A busy start to winter stoppages season saw a prominent UK waterway maintenance company mobilise nine boats in a three-week period, destined for varied works throughout England.
The winter works programme undertakes crucial repair and restoration of UK canals and rivers between November and March, seeking to complete any ‘intrusive’ projects at a time when there will be minimal disruption to pleasure boaters. With 2,000 miles of waterways to keep on top of, efficiency is critical, which makes rapid mobilisation key in the early months of the programme.
Ian Rothen, founder of The Rothen Group, a national independent civil engineering business servicing UK waterway, comments: “Winter stoppages are the best way to ensure that canals are kept in optimum condition for the spring and summer months, and the best way to complete works on time is to mobilise efficiently.
“The Rothen Group’s fleet is dispatched across the country ready to work, travelling via the waterways they are deployed to maintain. This reduces the amount of preparation time required at site, and allows operators to start projects immediately.”
The Rothen Group’s ability to launch a ready-to-work fleet is largely because of its on-site commercial wharf. Located in the middle of the country, the wharf enables boats to rapidly reach a range of disparate geographical areas, utilising the UK’s extensive canal network. It also means that additional transit vehicles, such as lorries, are not required, reducing the amount of equipment required to position boats at their destination.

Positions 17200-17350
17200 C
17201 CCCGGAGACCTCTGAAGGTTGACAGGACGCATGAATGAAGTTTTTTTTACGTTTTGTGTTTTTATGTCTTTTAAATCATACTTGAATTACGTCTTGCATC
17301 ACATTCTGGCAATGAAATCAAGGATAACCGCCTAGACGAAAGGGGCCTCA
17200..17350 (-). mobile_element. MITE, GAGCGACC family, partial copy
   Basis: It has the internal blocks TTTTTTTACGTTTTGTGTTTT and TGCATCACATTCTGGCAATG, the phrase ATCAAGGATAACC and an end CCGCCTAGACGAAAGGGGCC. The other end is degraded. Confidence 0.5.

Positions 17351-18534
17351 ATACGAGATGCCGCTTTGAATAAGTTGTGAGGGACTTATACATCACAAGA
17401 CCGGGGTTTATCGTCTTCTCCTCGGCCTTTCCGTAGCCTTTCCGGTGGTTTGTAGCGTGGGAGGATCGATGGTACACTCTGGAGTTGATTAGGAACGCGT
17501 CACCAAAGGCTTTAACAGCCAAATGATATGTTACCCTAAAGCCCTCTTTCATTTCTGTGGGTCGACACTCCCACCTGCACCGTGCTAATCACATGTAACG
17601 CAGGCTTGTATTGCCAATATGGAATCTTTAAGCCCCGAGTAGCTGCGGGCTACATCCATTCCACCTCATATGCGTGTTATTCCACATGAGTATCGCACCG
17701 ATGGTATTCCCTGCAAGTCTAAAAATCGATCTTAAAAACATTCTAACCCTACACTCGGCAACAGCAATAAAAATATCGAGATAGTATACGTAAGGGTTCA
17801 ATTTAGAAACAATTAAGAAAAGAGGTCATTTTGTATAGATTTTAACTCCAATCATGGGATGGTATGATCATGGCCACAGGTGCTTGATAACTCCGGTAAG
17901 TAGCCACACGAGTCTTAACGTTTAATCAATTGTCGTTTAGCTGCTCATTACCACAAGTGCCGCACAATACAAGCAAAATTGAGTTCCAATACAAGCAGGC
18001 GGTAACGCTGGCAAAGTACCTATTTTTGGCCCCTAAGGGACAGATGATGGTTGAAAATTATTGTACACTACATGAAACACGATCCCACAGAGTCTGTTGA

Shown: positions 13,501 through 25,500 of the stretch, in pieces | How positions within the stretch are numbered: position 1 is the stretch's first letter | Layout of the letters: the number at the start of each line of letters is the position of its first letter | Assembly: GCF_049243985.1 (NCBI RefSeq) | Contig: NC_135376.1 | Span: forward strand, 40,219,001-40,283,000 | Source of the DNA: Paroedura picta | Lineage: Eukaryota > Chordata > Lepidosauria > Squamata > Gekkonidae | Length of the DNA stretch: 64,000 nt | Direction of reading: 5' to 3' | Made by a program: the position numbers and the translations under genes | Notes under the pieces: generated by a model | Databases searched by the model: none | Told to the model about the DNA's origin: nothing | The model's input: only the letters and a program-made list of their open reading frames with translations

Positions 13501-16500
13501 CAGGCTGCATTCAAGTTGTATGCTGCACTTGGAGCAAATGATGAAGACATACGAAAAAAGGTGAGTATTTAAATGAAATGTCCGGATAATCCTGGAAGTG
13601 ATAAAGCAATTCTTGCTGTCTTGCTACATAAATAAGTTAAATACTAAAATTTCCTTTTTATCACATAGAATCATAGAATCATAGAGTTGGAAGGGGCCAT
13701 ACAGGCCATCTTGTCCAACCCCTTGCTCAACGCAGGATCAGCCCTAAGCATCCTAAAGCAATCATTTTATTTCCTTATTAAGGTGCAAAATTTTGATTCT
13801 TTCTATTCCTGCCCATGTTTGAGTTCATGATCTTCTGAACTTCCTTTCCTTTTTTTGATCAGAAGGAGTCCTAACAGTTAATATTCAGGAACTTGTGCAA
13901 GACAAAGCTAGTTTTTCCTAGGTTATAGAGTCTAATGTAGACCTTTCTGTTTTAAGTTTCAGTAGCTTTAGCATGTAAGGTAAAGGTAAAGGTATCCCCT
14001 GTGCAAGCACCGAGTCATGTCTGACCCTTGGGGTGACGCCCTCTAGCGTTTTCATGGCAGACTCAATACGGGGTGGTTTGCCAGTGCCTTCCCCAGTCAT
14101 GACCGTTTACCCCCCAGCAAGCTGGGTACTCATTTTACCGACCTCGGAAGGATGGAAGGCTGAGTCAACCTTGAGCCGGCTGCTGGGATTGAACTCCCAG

Wayne Moore, Construction Supervisor at the Canal & River Trust, comments: “Mobilisation times are critical in the winter works programme, when the timeframe for completing intrusive projects is very short. The work is necessary, but canal users are understandably keen to have minimum disruption. By deploying work-ready boats from its central base in the Midlands, waterway maintenance companies such as The Rothen Group ensure winter stoppage works are carried out as efficiently as possible.”
Ian concludes: “There can sometimes be frustration when waterways are closed for repair and restoration works, which is why it is important that they are minimised where possible. By communicating the reasons behind the closures, and working as efficiently as possible, waterway maintenance companies can contribute to a happier and healthier canal and river network across the UK.”